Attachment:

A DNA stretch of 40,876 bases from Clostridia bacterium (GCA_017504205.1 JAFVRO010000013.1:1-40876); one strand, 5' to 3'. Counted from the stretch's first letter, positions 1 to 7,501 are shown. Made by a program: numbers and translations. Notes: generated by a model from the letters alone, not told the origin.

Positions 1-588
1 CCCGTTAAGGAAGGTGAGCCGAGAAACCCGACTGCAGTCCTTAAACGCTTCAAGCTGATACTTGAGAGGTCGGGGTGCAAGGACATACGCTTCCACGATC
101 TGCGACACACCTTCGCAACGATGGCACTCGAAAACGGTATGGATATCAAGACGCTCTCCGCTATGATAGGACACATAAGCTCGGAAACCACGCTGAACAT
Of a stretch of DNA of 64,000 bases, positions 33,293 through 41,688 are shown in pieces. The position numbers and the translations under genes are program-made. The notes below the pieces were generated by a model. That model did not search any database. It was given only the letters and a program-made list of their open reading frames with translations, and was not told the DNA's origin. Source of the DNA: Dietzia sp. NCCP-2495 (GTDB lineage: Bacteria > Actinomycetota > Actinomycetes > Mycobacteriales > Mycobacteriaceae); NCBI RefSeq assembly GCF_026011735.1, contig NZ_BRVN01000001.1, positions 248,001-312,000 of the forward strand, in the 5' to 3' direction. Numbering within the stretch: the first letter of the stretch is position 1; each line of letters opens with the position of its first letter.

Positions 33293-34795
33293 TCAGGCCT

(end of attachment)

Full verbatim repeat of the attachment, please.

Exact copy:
A DNA stretch of 40,876 bases from Clostridia bacterium (GCA_017504205.1 JAFVRO010000013.1:1-40876); one strand, 5' to 3'. Counted from the stretch's first letter, positions 1 to 7,501 are shown. Made by a program: numbers and translations. Notes: generated by a model from the letters alone, not told the origin.

Positions 1-588
1 CCCGTTAAGGAAGGTGAGCCGAGAAACCCGACTGCAGTCCTTAAACGCTTCAAGCTGATACTTGAGAGGTCGGGGTGCAAGGACATACGCTTCCACGATC
101 TGCGACACACCTTCGCAACGATGGCACTCGAAAACGGTATGGATATCAAGACGCTCTCCGCTATGATAGGACACATAAGCTCGGAAACCACGCTGAACAT
Of a stretch of DNA of 64,000 bases, positions 33,293 through 41,688 are shown in pieces. The position numbers and the translations under genes are program-made. The notes below the pieces were generated by a model. That model did not search any database. It was given only the letters and a program-made list of their open reading frames with translations, and was not told the DNA's origin. Source of the DNA: Dietzia sp. NCCP-2495 (GTDB lineage: Bacteria > Actinomycetota > Actinomycetes > Mycobacteriales > Mycobacteriaceae); NCBI RefSeq assembly GCF_026011735.1, contig NZ_BRVN01000001.1, positions 248,001-312,000 of the forward strand, in the 5' to 3' direction. Numbering within the stretch: the first letter of the stretch is position 1; each line of letters opens with the position of its first letter.

Positions 33293-34795
33293 TCAGGCCT